Clinton Believes Physicians Deserve Higher Medicare Fees
By Mark Crane
WASHINGTON, March 24 — Physicians deserve higher Medicare fees, but they may have to keep enduring annual statutory pay cuts restored at the last second by congressional action, said the chief policy director for Sen. Hillary Clinton’s presidential campaign.
The cuts are mandated by Medicare’s sustainable growth rate pay formula that leads to the annual rescue ritual. That pattern won’t end, said Neera Tanden, a long-time aide to Sen. Clinton who served as her policy director when she was First Lady, until universal coverage is achieved.
“Hillary has supported the annual increases in pay when they come before Congress and is a strong advocate of better reimbursement for providers.”
“She hasn’t proposed any specific steps to deal with the sustainable growth rate, but believes that universal health coverage will relieve some of the pressure on Medicare and physicians.”
Clinton’s plan, which she estimated would cost $110 billion a year, would require all Americans to have health insurance. She would pay for the plan by eliminating waste and inefficiencies and rolling back the Bush tax cuts on the wealthy.
Clinton would phase out “excessive Medicare overpayments to HMOs and other managed care plans that threaten the program’s solvency and raise premiums for beneficiaries” at a savings of $10 billion, she said.
Advisers to Clinton, Barack Obama and John McCain have all condemned the sustainable growth rate rescue ritual and vow to reform it. None has offered a detailed plan on how to do it.
Tanden, 38, spoke to MedPage Today on Clinton’s view of a variety of health issues including electronic medical records, tort reform, and pay for performance. Tanden was a senior vice- president at the Center for American Progress, a Washington think tank, and was Clinton’s legislative director. She also served as issues director for the Democratic Congressional Campaign Committee. She graduated from UCLA and, like Sen. Clinton and her husband, has a law degree from Yale.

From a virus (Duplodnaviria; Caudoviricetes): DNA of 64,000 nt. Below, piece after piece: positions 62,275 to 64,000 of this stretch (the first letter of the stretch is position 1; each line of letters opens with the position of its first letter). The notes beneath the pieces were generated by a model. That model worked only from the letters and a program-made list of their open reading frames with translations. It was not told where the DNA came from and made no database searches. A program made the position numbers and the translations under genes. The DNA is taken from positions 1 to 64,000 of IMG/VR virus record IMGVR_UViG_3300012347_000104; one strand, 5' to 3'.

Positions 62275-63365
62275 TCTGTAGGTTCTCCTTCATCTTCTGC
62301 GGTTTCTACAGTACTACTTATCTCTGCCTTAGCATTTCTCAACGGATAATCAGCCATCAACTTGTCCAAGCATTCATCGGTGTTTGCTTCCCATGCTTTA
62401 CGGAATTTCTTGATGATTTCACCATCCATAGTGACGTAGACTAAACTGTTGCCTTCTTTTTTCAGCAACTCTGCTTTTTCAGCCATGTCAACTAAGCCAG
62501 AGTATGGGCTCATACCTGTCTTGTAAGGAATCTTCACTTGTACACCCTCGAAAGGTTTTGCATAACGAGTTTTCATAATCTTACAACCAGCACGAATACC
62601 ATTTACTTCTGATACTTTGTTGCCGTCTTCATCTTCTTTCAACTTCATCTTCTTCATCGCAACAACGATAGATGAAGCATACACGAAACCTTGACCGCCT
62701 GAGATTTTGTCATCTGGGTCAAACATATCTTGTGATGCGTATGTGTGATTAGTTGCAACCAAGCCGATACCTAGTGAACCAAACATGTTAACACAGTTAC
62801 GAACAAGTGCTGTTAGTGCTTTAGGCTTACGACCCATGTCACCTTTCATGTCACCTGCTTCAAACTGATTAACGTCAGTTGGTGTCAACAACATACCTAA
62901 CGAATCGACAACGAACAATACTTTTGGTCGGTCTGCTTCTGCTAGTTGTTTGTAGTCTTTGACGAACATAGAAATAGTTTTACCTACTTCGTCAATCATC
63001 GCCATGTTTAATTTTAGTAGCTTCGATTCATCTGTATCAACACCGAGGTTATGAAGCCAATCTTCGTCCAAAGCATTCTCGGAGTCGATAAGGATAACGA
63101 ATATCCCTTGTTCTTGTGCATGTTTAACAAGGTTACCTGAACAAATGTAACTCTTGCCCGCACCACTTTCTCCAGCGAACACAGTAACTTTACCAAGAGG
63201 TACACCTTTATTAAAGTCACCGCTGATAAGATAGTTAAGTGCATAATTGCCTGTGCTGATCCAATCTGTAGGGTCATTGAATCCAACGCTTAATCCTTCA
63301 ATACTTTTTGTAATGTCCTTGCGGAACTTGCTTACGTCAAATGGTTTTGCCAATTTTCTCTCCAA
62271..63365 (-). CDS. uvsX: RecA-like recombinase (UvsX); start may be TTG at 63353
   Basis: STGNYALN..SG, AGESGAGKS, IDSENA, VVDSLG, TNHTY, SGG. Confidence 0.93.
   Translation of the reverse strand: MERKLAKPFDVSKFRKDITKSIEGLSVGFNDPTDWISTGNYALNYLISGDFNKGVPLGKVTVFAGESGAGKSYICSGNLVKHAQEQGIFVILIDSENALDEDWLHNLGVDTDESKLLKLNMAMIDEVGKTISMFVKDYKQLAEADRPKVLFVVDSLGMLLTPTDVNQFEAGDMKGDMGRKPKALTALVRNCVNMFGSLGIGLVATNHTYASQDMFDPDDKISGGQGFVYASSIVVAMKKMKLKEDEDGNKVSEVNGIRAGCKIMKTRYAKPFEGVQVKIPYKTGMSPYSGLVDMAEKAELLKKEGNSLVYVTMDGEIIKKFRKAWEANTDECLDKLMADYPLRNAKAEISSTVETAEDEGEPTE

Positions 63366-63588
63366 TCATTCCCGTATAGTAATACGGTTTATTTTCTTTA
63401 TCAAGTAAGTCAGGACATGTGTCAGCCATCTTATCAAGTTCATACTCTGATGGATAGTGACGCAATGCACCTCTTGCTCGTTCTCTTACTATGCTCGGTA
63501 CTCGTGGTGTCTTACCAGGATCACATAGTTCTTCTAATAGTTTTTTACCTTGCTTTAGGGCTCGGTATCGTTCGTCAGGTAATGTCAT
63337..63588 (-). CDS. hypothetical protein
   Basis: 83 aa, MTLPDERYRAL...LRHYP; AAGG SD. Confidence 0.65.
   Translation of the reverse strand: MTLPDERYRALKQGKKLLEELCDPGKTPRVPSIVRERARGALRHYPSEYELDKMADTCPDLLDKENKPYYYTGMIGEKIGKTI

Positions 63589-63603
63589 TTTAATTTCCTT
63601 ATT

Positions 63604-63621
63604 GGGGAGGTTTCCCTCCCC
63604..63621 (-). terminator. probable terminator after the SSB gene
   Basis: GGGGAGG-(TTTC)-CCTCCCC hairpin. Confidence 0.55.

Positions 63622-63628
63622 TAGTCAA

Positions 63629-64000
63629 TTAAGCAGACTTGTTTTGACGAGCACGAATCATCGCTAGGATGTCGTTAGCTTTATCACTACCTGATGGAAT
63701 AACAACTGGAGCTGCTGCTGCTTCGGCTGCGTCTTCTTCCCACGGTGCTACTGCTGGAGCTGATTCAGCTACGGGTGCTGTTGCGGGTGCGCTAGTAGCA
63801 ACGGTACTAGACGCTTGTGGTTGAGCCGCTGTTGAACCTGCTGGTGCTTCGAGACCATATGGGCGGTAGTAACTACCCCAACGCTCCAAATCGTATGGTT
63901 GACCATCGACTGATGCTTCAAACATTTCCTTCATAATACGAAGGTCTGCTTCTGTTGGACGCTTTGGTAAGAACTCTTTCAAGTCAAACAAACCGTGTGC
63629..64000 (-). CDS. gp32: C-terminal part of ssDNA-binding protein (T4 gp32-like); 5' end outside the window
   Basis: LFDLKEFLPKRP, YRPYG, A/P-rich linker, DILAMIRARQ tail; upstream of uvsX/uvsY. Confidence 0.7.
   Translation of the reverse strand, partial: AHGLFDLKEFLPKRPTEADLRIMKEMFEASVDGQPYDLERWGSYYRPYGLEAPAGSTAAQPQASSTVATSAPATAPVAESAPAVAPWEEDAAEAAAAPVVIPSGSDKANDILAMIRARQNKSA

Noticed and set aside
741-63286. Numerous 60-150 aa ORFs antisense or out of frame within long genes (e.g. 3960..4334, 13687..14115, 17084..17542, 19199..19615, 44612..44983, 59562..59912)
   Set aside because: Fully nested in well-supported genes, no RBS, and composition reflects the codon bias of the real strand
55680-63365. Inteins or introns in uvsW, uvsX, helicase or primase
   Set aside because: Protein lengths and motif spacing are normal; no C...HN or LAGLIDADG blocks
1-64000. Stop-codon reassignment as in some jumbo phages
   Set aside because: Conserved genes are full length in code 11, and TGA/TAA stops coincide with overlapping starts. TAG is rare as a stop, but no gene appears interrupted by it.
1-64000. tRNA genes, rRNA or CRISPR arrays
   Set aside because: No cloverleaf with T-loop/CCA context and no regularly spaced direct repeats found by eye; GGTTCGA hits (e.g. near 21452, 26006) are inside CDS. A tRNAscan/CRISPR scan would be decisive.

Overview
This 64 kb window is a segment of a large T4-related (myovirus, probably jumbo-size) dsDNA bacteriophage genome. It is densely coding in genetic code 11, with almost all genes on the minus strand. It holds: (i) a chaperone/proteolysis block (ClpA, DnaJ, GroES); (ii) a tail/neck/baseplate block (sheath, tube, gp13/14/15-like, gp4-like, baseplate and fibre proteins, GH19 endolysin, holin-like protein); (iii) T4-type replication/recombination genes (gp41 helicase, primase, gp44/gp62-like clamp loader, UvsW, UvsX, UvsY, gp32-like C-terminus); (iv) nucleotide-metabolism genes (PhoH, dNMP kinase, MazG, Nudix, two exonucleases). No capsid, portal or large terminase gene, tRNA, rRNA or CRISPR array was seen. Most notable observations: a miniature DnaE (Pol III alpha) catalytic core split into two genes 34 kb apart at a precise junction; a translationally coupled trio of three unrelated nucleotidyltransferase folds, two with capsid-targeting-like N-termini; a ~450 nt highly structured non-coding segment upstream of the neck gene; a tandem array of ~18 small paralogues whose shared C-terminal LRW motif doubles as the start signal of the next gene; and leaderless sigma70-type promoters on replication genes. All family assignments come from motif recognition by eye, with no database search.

Clinton rejects the finding made in recent polls that Democrats are focused on expanding coverage while Republicans are more concerned about controlling health costs. “There’s no either-or,” said Tanden. “Both have to be done and Hillary has an ambitious agenda to reduce costs.”
In addition to cutting pay to Medicare HMOs, Clinton pledges to control prescription drug costs by promoting generic drugs and allowing Medicare to negotiate prices. She also advocates the reimportation of cheaper drugs from other countries.
The biggest savings would come from modernizing the health system through implementing information technology, chronic disease management, and comparative effectiveness, where expert panels help set best practices, Tanden said. The rest of her $110 billion plan would be paid for by eliminating the tax cuts for the wealthy.
In Congress, Clinton has promoted expansion of electronic health records and worked with former Republican House Speaker Newt Gingrich on a proposal. She would give doctors financial incentives to adopt health IT. The details of how that would happen are not yet worked out, but no penalties are anticipated for physicians and hospitals that opt out.
“We’ve said that we must invest a few billion dollars a year to ensure that there’s a system in place,” said Tanden. “There’s no detailed plan as yet on funding. We expect to work with Congress on the specifics. But the bottom line is that after the system is up and running, it will dramatically lower costs for all Americans.